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Radionuclide Gas Transport through Nuclear Explosion-Generated Fracture ... Supplementary Text: Additional Gas Transport Numerical Model Description.

Supplementary Information Radionuclide Gas Transport through Nuclear Explosion-Generated Fracture Networks Amy B. Jordan1*, Philip H. Stauffer2, Earl E. Knight2, Esteban Rougier2, and Dale N. Anderson2 1

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Neptune and Company, 1505 15th St., Los Alamos, NM 87545 Los Alamos National Laboratory, Los Alamos, NM 87545 Corresponding author, Tel: 505-662-0707; Email: [email protected]

This file contains: Supplementary Figures S1-S6 Supplementary Text: Additional Gas Transport Numerical Model Description Supplementary Figures S7-S8 Supplementary Text: Hydrocode Material Model Validation Data

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Figure S1. Sensitivity simulation breakthrough curves at the centerline surface node for granite and tuff, 250 m depth of burial. A detection limit of 5  10-22 mol/kg air (0.6 mBq/m3) is shown in blue. The breakthrough curves shown span the parameter ranges given in Table 1 (main text) and each figure legend, linearly varying from black (smaller) to color (larger) values. 2

Figure S2. (a) Breakthrough curves at the centerline surface node for granite, for all realizations of case MC1 in Table 1 (main text), randomly colored by realization. The lower y-axis limit of each panel in (a) is an assumed detection limit of 5  10-22 mol/kg air (0.6 mBq/m3). (b) Pressure data (Denver, January detonation).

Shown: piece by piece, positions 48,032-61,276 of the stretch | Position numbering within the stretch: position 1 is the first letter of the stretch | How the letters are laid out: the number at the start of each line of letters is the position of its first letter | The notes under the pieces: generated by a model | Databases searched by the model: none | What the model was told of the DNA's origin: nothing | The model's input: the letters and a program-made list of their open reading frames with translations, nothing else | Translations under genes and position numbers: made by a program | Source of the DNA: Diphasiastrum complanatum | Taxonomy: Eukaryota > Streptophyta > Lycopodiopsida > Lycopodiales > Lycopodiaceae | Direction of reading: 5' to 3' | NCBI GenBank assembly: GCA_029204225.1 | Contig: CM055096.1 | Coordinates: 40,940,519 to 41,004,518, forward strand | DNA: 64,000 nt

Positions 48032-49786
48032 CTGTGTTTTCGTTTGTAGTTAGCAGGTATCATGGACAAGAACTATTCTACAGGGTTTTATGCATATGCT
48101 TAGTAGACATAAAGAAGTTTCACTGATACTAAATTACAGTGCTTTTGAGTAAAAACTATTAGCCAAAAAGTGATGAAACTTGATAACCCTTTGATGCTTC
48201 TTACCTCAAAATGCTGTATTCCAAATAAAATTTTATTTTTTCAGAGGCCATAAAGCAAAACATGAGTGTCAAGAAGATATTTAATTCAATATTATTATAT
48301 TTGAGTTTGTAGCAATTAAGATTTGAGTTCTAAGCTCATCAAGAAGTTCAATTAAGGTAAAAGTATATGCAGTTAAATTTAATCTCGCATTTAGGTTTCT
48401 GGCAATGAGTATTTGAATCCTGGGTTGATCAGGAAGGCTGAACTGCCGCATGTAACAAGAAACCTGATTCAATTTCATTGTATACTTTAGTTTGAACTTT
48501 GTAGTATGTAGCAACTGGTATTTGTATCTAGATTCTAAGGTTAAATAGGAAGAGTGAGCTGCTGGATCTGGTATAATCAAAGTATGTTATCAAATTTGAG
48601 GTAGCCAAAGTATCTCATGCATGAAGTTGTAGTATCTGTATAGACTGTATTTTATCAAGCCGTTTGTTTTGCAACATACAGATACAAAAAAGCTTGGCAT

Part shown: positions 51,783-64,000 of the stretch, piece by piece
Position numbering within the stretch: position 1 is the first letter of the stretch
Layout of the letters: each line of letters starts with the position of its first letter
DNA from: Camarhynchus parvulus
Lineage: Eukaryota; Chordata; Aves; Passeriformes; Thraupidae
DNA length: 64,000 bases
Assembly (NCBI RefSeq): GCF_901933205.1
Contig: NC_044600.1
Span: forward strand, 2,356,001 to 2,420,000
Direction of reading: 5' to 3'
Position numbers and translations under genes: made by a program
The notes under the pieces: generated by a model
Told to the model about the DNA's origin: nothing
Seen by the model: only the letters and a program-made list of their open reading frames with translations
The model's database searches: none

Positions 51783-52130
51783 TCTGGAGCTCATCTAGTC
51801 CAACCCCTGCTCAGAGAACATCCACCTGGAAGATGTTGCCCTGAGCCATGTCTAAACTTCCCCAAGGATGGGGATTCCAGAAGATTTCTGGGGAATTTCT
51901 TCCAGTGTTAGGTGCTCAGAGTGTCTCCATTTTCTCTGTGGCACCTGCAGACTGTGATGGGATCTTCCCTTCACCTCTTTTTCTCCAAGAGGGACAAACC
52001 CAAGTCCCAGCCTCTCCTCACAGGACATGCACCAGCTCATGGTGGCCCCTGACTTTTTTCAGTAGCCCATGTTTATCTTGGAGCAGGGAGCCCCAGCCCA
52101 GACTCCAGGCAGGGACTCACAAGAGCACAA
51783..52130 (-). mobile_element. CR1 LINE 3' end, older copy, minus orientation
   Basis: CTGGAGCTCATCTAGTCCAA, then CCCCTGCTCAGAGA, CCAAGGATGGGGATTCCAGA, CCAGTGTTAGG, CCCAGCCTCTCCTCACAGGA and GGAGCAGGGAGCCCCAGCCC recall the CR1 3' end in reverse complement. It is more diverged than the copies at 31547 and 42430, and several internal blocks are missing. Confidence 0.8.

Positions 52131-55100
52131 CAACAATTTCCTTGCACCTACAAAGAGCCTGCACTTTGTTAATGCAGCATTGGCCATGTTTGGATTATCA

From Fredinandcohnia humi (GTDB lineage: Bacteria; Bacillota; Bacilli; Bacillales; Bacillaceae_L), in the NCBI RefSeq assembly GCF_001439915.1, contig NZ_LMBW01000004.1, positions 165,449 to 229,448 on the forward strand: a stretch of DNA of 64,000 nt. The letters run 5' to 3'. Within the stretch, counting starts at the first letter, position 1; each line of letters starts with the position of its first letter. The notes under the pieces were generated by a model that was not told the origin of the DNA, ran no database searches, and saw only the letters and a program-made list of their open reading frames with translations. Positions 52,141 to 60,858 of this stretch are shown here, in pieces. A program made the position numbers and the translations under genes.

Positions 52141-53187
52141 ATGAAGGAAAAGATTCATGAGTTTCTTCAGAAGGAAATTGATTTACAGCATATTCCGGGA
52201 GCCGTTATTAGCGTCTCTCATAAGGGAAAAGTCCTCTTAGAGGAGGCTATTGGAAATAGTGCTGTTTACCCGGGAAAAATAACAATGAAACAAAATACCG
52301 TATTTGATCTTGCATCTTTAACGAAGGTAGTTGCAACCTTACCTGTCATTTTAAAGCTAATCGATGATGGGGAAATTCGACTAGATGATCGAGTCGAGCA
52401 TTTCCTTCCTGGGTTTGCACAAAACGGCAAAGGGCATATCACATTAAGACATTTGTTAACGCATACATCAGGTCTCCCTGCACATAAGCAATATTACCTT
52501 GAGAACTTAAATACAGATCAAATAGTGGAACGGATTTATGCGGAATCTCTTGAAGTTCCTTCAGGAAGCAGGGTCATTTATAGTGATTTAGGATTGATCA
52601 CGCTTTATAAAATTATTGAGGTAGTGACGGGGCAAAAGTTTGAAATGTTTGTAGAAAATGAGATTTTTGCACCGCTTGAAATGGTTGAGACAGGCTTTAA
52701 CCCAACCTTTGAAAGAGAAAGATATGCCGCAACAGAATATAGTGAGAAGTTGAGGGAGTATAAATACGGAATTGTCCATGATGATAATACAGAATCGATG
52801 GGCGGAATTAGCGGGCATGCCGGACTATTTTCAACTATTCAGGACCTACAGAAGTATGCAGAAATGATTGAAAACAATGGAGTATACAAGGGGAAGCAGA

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Figure S3. (a) Breakthrough curves at the centerline surface node for tuff, for all realizations of case MC2 in Table 1 (main text), randomly colored by realization. The lower y-axis limit of each panel in (a) is an assumed detection limit of 5  10-22 mol/kg air (0.6 mBq/m3). (b) Pressure data (Denver, January detonation).

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Figure S4. Breakthrough curves at the centerline surface node for tuff at 250 m depth of burial, for all realizations of case MC2 in Table 1 (main text), with varying barometric pressure signal based on data from three locations (Denver, Anchorage, and Honolulu), January detonation, randomly colored by realization. The lower y-axis limit of each panel in is an assumed detection limit of 5  10-22 mol/kg air (0.6 mBq/m3).

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Figure S5. Mesh for the 250 m depth of burial tuff case, showing refinement (down to 1 m node spacing) for more highly damaged nodes.